Wednesday, October 27, 2010

Happy Halloween

I hate Halloween with a passion and haven't worn a costume in 50 years. But I volunteer every week with abused children ages 5-10 and was told that I HAD to wear a costume to the party tonight. There is no force on earth other than these little kids who could make me put on a costume, but I succumbed.  Problem is, I didn't know what to wear.  So last night I put out a desperate cry for help to my 3,000 closest friends on the Quiltart email list

I thought it needed to be an outfit that I could say "I am a _____" rather than just some weird clothes that don't match. And I didn't want to have to go out and buy anything. 

Seven minutes after I posted my call for help the responses started flowing.  Dozens of people wrote in with ideas -- that's what I love about this list; they're so willing to help in one's hour of need.

If I'd counted votes, I would have dressed as a gypsy.  Several people thought, rightly, that it wouldn't be too difficult for a not-young, not-thin woman to come up with some flowing skirts, scarves and jewelry and look not-too-awful.  And I could have, had I owned something that could pass for a crystal ball and had I not engaged in denial and put off wardrobe planning until about a half hour before I had to leave.  Others suggested Mother Goose, with apron and gathered cap.

Many of my correspondents recalled clever costumes they'd used in the past. 

Jennifer Martin wrote, "One year I went as the laundry fairy. I wore regular clothes and pinned missing socks all over myself. I also wore a cheap $5 tiara and carried a cheap wand. I also carried my stuff that day in a laundry basket instead of my regular tote bag."

Patricia Cox: "I sewed a stuffed doggie to the edge of my pant leg, added a collar and leash and went as a dog walker. As I walked it looked like the dog was chewing off my pant leg."

Julie Schlueter:  "Super easy is black and white. Wear all black and white clothes, funkier the better. Do one half of your face black and the other white."

Cynthia Wenslow:  "I went as the Spirit of Autumn. I wore a dark green pant suit and cut out a zillion leaf shapes from colored construction and copy paper and taped them all over my pants and jacket and hair with painter's tape doubled over on the back. Some eventually fell off during the course of the evening, but I just told everyone it was only natural that leaves fall in autumn!"

Helen Howes:  "I drew two red dots on my neck and went as the Vampire's Victim."

Janet Windsor:  "Jeans & sweatshirt with socks and underwear spray basted on -- Static Cling; and the ultimate -- I wore whatever I wanted and went as a Party-Pooper!"

Much as I appreciated the wit of these costumes, I was afraid it would go over the heads of the six-year-olds.  And much as I empathized with Janet's final suggestion I knew I had to do something.  My solution was to be a fairy godmother.  Some of the Quiltart people had suggested that, with creative embellishments  such as velvet capes, chiffon scarves and crowns.  In the end, in keeping with my aversion to costumes, I went with the absolute minimum: long skirt, high heels, Mardi Gras beads, a headdress and of course a magic wand.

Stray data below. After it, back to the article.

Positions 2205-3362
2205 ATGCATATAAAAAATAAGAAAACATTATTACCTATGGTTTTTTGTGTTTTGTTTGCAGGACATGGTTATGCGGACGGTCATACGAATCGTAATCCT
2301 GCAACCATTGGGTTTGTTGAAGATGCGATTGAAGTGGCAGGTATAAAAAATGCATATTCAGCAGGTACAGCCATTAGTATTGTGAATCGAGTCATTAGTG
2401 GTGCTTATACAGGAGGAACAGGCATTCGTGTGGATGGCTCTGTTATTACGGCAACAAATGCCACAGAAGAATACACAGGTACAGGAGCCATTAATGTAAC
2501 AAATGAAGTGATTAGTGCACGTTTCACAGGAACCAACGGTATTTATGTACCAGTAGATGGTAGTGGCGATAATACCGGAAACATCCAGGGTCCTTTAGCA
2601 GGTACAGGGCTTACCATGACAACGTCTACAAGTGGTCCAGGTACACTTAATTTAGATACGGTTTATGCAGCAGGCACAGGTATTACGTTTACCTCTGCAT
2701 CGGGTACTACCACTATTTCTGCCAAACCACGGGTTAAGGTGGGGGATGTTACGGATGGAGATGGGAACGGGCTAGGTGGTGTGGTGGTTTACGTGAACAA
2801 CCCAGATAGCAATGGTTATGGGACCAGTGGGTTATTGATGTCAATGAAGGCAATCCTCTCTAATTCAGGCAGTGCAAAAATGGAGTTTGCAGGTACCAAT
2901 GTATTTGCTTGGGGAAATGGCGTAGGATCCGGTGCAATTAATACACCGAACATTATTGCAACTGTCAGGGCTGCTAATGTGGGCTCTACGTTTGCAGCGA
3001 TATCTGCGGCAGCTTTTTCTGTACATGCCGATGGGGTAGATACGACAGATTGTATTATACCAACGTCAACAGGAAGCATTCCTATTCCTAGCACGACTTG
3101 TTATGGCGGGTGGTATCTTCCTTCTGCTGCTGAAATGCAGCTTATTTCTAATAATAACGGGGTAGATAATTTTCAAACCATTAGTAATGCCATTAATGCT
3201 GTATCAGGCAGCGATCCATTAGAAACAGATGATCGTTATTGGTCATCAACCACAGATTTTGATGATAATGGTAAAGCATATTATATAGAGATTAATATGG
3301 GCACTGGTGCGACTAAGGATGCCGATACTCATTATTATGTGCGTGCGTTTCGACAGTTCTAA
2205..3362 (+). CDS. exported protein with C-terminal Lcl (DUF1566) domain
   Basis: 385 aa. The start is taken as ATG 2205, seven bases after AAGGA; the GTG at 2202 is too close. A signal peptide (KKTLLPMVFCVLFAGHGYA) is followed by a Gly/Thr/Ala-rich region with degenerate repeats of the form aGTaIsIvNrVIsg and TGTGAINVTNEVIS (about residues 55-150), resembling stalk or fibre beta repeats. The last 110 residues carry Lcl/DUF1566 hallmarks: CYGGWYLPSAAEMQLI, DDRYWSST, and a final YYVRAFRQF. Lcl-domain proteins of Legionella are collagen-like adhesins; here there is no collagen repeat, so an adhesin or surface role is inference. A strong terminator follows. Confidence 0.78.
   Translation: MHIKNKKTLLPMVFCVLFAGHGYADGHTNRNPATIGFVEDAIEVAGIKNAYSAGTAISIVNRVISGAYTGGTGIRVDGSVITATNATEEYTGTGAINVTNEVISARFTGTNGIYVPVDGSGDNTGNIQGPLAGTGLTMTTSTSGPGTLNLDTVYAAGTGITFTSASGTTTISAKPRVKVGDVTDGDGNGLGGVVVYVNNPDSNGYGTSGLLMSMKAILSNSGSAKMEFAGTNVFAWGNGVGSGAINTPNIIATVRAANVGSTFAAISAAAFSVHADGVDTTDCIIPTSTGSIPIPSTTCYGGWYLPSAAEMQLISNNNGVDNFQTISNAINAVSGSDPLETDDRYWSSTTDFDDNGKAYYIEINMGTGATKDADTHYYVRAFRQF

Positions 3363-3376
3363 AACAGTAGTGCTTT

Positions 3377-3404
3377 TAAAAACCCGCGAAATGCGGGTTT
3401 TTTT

The headdress was a length of tulle tied in a knot around my head and embellished with iridescent curly ribbon.  The magic wand was a dowel, a cardboard star covered in aluminum foil, and more curly ribbon.  Total prep time: 20 minutes. 

So how did this getup go over with the kids?  Within one minute of walking onto the premises, one of the little girls had grabbed the wand, pulled the ribbon off the star, torn the aluminum foil and reattached the ribbons halfway down the handle.  I did manage to keep the headdress on for a half hour, after which the little girls took turns wearing it and waving the wand.  The Mardi Gras beads never did resurface after somebody took them off my neck.  It was a huge success and required no explanation -- apparently every child over age two knows what a magic wand is and that somebody carrying one is a fairy godmother.  Next week I'm going to bring 10 yards of pink tulle and my iridescent curly ribbon and make headdresses for everybody.

So, a wonderful heart-tugging evening -- full of love for my Quiltart colleagues and these adorable children who have been dealt a bad hand but are hanging in there.  My life is so enriched by spending time with them on my lap.  Next year maybe I'll go as a gypsy.


  1. What a great story. There are some very imaginative people on your quilt art list! Glad you all had a good time.

  2. What a great success Kathleen and your tale of it does pull at the heart strings! The children will love your headdresses next week :)